But the move is emblematic of the direction that many regional newspaper companies in the U.S., including GateHouse, have taken over the years: smaller, more corporate, fewer reporters. In their place, citizen journalism is growing stronger.

And the decision to take local reporters out of their cities will change things.

“Being able to walk through that town means a lot,” said the Boston Business Journal’s David Harris, who edited the Cambridge Chronicle & Tab for six years and broke the story about the Somerville office closure. “It changes the dynamics of what gets covered, whether it’s a business or a person that you run into on the street versus getting a press release via email.”

The Cambridge Chronicle & Tab will move 10 miles away to GateHouse’s downtown Lexington office, which is already home to the Lexington Minuteman, the Belmont Citizen-Herald, the Arlington Advocate and the Winchester Star. The Danvers shop will now be home to the Somerville Journal and more than a dozen other titles, including the Cape Ann Beacon, the Melrose Free Press, and the Newburyport Current.

That makes sense for a corporation that now operates more than 100 newspapers across the Commonwealth. Putting more titles under one roof means fewer offices. Additionally, GateHouse has centralized newspaper design in Austin, Texas, helping them save money on design staff.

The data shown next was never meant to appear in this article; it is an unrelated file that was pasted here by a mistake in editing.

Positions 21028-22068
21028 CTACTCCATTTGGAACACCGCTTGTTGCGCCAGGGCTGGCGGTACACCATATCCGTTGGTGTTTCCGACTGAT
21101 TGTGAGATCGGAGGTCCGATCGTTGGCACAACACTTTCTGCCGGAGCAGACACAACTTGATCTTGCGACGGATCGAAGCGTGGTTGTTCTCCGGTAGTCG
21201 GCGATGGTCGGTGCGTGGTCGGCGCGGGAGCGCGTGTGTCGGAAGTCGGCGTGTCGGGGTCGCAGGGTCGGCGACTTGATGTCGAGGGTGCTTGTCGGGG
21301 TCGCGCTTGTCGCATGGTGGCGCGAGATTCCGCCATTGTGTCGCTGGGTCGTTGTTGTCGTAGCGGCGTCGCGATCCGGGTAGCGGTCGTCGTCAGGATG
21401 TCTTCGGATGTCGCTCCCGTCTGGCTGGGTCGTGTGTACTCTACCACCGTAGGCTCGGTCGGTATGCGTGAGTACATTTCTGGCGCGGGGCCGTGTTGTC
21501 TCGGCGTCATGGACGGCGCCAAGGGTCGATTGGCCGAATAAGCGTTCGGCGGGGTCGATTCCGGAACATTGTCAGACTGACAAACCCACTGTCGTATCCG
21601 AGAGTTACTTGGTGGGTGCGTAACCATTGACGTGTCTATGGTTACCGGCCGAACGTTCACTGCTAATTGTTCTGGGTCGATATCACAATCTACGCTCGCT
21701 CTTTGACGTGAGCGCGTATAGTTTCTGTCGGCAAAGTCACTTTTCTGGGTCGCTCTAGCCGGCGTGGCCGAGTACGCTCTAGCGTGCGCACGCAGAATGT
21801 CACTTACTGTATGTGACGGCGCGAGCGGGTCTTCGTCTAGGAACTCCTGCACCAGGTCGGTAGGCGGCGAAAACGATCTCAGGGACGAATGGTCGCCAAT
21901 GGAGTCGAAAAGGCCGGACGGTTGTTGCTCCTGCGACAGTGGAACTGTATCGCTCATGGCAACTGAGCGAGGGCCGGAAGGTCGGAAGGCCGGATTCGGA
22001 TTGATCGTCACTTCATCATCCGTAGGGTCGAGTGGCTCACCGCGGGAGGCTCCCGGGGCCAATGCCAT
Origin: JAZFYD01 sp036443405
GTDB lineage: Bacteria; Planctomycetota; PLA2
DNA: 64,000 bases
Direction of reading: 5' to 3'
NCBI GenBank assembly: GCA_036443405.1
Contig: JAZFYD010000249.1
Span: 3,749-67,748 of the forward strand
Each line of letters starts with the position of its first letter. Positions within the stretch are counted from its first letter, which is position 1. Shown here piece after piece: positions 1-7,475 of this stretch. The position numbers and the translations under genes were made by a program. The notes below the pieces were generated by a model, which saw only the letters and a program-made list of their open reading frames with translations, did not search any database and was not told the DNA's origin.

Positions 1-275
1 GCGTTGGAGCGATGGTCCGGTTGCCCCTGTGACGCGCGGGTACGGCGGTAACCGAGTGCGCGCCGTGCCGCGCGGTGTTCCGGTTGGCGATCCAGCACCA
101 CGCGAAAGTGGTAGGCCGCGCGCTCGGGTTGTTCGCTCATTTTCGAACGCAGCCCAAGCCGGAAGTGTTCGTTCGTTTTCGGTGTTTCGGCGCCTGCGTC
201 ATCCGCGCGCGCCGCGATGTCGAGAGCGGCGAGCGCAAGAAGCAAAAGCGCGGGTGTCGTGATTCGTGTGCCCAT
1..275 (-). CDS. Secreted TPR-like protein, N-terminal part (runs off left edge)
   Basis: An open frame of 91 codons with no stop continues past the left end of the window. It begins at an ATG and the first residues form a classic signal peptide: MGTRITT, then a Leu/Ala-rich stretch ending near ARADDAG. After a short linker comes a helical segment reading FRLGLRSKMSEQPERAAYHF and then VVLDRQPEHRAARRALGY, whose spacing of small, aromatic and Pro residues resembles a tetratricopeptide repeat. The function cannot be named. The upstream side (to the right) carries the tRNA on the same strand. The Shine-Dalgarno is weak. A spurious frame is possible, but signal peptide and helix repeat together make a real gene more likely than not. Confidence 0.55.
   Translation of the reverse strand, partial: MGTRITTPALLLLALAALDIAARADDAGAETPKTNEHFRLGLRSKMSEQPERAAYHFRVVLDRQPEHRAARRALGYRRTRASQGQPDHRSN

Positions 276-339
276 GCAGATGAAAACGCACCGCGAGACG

But from a “community journalism” standpoint? It is counterintuitive that a national media company, which emerged from bankruptcy in 2013 to buy the Cape Cod Times, the Providence Journal, and the Worcester Telegram & Gazette, is pulling money and staff out of Massachusetts’ fifth and twelfth largest cities. Cambridge and Somerville are two of the wealthier and more highly-educated cities in New England and could conceivably sustain more local news. This move is taking place in the middle of a growing economy when other media companies like the Boston Globe and the Boston Herald have taken steps to expand their offerings.

However, moves like these do seem to be working at least at the bottom line. GateHouse’s parent company New Media Investment Group led the newspaper chain to turn a profit for the first time in more than a decade. It’s encouraging to see that a newspaper company that is so important to local journalism in Massachusetts is making money.

But these moves are already transforming journalism in local cities and towns. When Patch and The Boston Globe (through “Your Town”) stopped using local reporters in 2014, their exit left GateHouse weekly newspapers as the sole newspapers of record in some of the state’s largest cities. For some of those cities, like Cambridge, the GateHouse weekly became the main source of municipal news.